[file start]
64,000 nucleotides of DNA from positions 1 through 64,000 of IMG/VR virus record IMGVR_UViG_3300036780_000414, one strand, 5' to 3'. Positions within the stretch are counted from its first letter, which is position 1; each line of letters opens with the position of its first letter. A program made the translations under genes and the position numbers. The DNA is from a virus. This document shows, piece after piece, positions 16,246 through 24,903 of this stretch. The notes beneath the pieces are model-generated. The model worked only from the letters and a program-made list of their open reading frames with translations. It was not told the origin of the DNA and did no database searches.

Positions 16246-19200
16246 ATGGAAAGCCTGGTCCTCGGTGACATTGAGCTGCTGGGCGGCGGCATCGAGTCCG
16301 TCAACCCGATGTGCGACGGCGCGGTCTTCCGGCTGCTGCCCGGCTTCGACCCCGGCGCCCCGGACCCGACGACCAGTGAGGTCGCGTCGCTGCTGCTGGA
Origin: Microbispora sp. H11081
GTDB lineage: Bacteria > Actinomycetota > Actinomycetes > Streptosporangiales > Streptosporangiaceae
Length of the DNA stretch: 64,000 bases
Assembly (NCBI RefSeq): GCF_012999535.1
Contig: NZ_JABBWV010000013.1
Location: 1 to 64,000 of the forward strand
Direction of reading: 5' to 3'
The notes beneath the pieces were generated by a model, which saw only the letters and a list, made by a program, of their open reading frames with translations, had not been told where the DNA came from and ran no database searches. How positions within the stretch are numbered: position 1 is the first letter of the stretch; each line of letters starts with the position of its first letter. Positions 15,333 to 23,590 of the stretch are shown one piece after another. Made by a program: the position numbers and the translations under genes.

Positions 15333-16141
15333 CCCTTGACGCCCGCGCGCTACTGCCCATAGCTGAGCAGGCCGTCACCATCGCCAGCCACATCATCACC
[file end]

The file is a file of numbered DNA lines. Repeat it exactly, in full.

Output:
64,000 nucleotides of DNA from positions 1 through 64,000 of IMG/VR virus record IMGVR_UViG_3300036780_000414, one strand, 5' to 3'. Positions within the stretch are counted from its first letter, which is position 1; each line of letters opens with the position of its first letter. A program made the translations under genes and the position numbers. The DNA is from a virus. This document shows, piece after piece, positions 16,246 through 24,903 of this stretch. The notes beneath the pieces are model-generated. The model worked only from the letters and a program-made list of their open reading frames with translations. It was not told the origin of the DNA and did no database searches.

Positions 16246-19200
16246 ATGGAAAGCCTGGTCCTCGGTGACATTGAGCTGCTGGGCGGCGGCATCGAGTCCG
16301 TCAACCCGATGTGCGACGGCGCGGTCTTCCGGCTGCTGCCCGGCTTCGACCCCGGCGCCCCGGACCCGACGACCAGTGAGGTCGCGTCGCTGCTGCTGGA
Origin: Microbispora sp. H11081
GTDB lineage: Bacteria > Actinomycetota > Actinomycetes > Streptosporangiales > Streptosporangiaceae
Length of the DNA stretch: 64,000 bases
Assembly (NCBI RefSeq): GCF_012999535.1
Contig: NZ_JABBWV010000013.1
Location: 1 to 64,000 of the forward strand
Direction of reading: 5' to 3'
The notes beneath the pieces were generated by a model, which saw only the letters and a list, made by a program, of their open reading frames with translations, had not been told where the DNA came from and ran no database searches. How positions within the stretch are numbered: position 1 is the first letter of the stretch; each line of letters starts with the position of its first letter. Positions 15,333 to 23,590 of the stretch are shown one piece after another. Made by a program: the position numbers and the translations under genes.

Positions 15333-16141
15333 CCCTTGACGCCCGCGCGCTACTGCCCATAGCTGAGCAGGCCGTCACCATCGCCAGCCACATCATCACC